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I'll tell you what though,< I bet Kenwright, as despised as he may be on here, wouldnt get the same disgraceful treatment that dem yanks got when going in the Anny Arms!

We'd fill the ground if we played attractive football ? that's blindingly obvious!
Ian McDowell
10   Posted 18/02/2011 at 16:50:34

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Apparently, despite a significant injection of capital for new players, the fans would rather watch the games illegally in local pubs. What this says about Sunderland fans I'll leave to you.

Have you been to the pubs in Liverpool on matchday? I watch most games in the pub 3pm and the pubs are packed in Liverpool.
Jeremy Benson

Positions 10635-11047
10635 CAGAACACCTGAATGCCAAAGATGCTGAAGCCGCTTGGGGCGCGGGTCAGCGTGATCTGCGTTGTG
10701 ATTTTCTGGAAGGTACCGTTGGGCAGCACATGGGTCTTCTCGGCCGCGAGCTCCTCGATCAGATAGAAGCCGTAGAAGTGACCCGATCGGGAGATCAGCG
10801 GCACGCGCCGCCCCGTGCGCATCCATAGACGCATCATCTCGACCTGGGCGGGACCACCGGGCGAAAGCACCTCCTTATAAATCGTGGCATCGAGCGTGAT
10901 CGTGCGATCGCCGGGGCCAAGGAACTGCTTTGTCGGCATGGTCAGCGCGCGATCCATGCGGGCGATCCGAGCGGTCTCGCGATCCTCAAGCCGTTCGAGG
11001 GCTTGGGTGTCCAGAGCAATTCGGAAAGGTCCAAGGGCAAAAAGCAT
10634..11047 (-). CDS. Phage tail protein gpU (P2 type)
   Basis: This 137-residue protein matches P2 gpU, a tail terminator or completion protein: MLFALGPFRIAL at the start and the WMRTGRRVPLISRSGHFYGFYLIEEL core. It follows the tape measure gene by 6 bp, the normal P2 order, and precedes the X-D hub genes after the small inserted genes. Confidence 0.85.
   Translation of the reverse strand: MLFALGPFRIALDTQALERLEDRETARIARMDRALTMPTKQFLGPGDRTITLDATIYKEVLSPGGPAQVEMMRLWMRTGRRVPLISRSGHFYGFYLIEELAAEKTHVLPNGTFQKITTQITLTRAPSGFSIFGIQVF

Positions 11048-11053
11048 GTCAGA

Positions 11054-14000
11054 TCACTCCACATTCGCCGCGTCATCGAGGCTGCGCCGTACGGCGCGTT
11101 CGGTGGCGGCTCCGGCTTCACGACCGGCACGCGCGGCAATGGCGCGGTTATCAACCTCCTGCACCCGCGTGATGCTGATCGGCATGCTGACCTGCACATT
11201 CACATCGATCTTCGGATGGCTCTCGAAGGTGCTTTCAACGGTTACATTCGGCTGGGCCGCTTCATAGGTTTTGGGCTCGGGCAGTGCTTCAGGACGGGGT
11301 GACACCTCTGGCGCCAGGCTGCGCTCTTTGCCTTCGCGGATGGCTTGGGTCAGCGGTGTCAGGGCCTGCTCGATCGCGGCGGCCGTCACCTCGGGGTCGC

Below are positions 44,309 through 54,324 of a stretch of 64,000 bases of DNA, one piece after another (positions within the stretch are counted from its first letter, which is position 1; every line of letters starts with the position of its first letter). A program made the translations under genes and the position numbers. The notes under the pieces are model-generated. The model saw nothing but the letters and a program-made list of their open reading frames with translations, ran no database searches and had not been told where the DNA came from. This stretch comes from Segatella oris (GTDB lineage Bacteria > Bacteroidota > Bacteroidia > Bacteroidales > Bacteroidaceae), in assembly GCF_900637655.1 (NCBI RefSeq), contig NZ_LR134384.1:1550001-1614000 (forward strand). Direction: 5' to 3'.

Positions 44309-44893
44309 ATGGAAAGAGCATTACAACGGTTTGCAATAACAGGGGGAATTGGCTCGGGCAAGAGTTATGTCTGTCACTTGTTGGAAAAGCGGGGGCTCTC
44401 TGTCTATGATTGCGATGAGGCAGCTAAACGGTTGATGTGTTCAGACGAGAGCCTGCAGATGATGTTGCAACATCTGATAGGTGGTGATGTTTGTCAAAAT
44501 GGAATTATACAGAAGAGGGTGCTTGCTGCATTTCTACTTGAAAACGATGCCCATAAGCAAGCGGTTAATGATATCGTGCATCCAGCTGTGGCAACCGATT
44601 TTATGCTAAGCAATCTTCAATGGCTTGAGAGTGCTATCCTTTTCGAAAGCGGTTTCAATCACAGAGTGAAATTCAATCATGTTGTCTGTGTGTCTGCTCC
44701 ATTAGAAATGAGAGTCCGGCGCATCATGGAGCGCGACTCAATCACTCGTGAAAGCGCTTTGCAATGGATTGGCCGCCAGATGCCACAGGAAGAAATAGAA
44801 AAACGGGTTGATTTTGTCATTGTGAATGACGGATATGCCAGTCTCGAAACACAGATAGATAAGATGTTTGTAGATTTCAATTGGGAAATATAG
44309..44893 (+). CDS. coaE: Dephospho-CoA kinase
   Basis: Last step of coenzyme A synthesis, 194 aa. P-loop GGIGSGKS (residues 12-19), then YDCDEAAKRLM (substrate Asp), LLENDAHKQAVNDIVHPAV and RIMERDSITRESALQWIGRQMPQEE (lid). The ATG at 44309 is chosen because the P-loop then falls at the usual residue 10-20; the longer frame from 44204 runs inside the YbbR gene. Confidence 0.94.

11   Posted 18/02/2011 at 17:11:05

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People watch in the pubs because watching football live in the stadium is fast becoming out of reach of working class fans. Especially during such pressing economic times. It's not a reflection on the loyalty or "type" of fan. It's not rocket science...
Nick Entwistle
12   Posted 18/02/2011 at 17:11:56

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Steve, I wasn't being sarcastic... or was I???

To be fastidious, watching would not be illegal, though the showing of it would be. The image of Sunderland fans in a pub watching the football with a pint and the old bill rush in nicking them all is a funny one, but certainly wouldn't happen... or would it?!?!?!?
Alex Kociuba
13   Posted 18/02/2011 at 17:29:34

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Agree completely with Jeremy #11.

Also agree with Nick regarding the "illegal" football. It is absolutely NOT illegal to watch foreign channels. What should be illegal is massive media companies having ludicrous monopolies in 'free markets' which are supposedly governed with competition and anti-monopoly laws.